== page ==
In the week before the US opened its embassy in Jerusalem the city was awash in American flags. The pro-US sentiment of most Israeli Jews was clearly sincere and quite openly expressed. You might think most all Americans Jews would feel reciprocal joy at the upcoming move, but some didn’t. Instead they criticized the embassy move.
The embassy move was a good move though. It replaced the policy of non-recognition, a policy of diplomatic fiction that proved to be a complete failure. Non-recognition brought a series of intifadas, wars, and waves of terror over three decades, but it never came close to bringing peace. The “emperor has no clothes” analogy truly applies: the fawning advocates of non-recognition praise a moribund peace process that has long been a figment of wishful imagination.
Why did the policy of non-recognition fail so miserably? The reason is that it gave rejectionists a veto on negotiations. All they had to do to prevent recognition of Jerusalem as Israel’s capital was to obstruct peace negotiations.
Many American Jews oppose recognition because they think it will destroy the “peace” process”, but their thinking is based on a naïve misunderstanding of negotiations. They implicitly believe in the “kindergarten teacher” model in which the United States behaves like a pre-school teacher trying to break up a sandbox fight between noisy children. Reality is not like that. Negotiations move forward when one side has beaten the other or when both sides have fought each other to a draw.
By trying to be evenhanded, previous US administrations simply convinced Palestinian leadership to wait and see if the US could be cajoled into twisting Israel’s arm further. The Palestinians reasonably tried to pocket any concessions and then make new demands and preconditions. This sort of process moves negotiations further away and undercuts Palestinians who may actually want to make peace. They cannot survive by taking a more moderate position against Israel than the US. If the US insists on a settlement freeze, that will be a minimal precondition for any Palestinian leader. It is the failure to see the negotiation in the context of game theory and negotiation strategy that is a major blind spot for many Jews who don’t agree with the embassy move.
Beyond sincere misunderstandings, there are other less noble reasons some Jews oppose the recognition of Jerusalem as Israel’s capital. Some do not want to participate in a bipartisan show of unity for a policy advanced by Trump. Not one Democrat from Congress showed up at the ceremony. Their absence sent a bad message. Fault goes both ways. The White House should have tried harder to get a bipartisan delegation to attend the opening ceremony. Still Jews should have been able to put the partisanship aside for this.
Possibly even more disturbing is the sense that some Jews are denying and disowning the strong Jewish connection to Jerusalem. Along with many Americans, they well understand that Jerusalem occupies a special place as the historic capital of Jewish kingdoms, and that Jewish kings ruled there, and that Jewish temples stood there. Most know that every day for two thousand years Jews have prayed daily to return to Jerusalem. They are also aware that Jews end every Passover Seder with the fervent declaration, “Next Year in Jerusalem”. Most also know the Jewish bond with Jerusalem extends beyond religious belief and beyond political affiliation. Going back to the 1880s, Jewish socialists who were atheists proclaimed their devotion to Zionism and the need for a Jewish state having Jerusalem as its rightful capital. They would know that the bond is far stronger than the English tie to London or the French connection to Paris. Yet Jews who were presumably aware of all this, who knew there was a deep connection between Jews and Jerusalem, still did not want the US to acknowledge it. Somehow the Jewish connection did not count: it was an old story written in an old book nobody cared about any more. Possibly some felt the need to prove their bona fides to social justice warrior confederates whose inter-sectionalist philosophy seems to require foremost a denunciation of Israel and disavowals of anything that might be good news for the Jewish state. Others may have absorbed a self-hatred or embarrassment at their Jewish roots. Whatever it is, Jews should be wary of those who would disavow or downplay the Jewish connection to Jerusalem.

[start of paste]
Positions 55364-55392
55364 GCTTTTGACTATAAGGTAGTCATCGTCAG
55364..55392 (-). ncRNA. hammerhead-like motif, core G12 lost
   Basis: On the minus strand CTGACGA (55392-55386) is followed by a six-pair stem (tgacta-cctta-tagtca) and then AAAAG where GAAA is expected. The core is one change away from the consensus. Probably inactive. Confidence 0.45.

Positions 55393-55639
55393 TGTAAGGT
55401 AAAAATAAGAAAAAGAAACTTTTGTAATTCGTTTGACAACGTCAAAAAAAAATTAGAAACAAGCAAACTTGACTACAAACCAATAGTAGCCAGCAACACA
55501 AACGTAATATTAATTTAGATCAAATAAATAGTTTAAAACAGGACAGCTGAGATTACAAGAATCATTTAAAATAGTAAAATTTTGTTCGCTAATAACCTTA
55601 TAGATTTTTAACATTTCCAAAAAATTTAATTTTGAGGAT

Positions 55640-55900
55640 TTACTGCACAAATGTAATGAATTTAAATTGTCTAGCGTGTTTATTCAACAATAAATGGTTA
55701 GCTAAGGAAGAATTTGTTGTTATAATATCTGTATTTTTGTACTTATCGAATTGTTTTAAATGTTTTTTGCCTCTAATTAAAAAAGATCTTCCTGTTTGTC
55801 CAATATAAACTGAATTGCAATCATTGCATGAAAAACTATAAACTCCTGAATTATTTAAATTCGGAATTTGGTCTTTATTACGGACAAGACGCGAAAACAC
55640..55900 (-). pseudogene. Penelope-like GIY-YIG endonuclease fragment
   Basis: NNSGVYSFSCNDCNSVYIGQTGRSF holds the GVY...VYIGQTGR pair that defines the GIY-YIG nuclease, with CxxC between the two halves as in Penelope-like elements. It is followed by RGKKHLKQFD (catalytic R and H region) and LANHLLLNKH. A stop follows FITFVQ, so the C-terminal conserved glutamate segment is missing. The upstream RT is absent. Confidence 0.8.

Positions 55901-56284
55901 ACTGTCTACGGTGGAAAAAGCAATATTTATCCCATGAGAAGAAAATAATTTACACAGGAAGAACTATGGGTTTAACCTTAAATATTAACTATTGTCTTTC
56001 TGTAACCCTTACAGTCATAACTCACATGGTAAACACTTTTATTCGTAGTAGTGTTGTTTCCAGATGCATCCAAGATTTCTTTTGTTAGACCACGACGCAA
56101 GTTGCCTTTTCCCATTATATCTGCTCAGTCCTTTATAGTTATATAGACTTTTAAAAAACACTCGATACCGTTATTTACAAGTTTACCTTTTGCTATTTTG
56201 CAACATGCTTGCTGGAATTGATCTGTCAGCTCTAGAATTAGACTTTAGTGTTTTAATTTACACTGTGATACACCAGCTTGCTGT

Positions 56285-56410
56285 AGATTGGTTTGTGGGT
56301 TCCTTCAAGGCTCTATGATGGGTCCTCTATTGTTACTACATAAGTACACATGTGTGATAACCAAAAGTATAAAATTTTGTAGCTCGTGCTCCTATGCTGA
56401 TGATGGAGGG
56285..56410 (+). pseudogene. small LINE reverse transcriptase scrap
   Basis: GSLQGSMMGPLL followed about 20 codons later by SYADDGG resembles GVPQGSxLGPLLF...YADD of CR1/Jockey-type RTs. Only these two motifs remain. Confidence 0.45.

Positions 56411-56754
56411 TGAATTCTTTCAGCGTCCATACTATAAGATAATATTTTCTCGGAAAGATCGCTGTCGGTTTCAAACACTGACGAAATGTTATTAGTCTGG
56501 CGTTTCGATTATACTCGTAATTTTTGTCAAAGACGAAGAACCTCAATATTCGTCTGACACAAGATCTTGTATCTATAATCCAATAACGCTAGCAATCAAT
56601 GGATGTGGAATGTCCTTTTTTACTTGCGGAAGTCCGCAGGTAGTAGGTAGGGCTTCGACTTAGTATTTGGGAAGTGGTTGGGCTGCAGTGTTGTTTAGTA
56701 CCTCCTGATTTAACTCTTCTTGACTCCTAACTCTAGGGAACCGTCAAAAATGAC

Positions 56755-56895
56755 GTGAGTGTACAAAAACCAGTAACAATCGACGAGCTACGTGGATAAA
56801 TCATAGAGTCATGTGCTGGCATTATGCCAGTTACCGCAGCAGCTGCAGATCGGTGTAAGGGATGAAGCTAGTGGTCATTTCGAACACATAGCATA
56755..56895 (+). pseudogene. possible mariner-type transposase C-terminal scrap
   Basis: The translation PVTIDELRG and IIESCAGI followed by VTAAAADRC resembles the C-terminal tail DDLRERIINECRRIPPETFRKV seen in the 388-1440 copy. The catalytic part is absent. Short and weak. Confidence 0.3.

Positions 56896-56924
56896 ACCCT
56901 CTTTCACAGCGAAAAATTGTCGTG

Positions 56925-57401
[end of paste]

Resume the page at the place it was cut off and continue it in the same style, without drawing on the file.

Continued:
No one knows the future, but it is more than possible that the embassy move will lead to peace. The move creates incentive for the Palestinians to negotiate in earnest. Now that they can’t stop the US recognition and the embassy move, they may at least for now put destruction of Israel on the back burner in favor of a more immediate need to get the best deal they can. This is all about creating conditions where the Arab terrorists and rejectionists don’t hold veto power and that the larger populace on both sides starts to see a negotiated deal as the only realistic way to go. The policy of non-recognition failed. Now it’s time to try a different way. The embassy move to Jerusalem is a fresh approach. It is grounded in reality and in the eternal Jewish connection to the city. The American Jewish opponents of recognition need to “Give Peace a Chance”.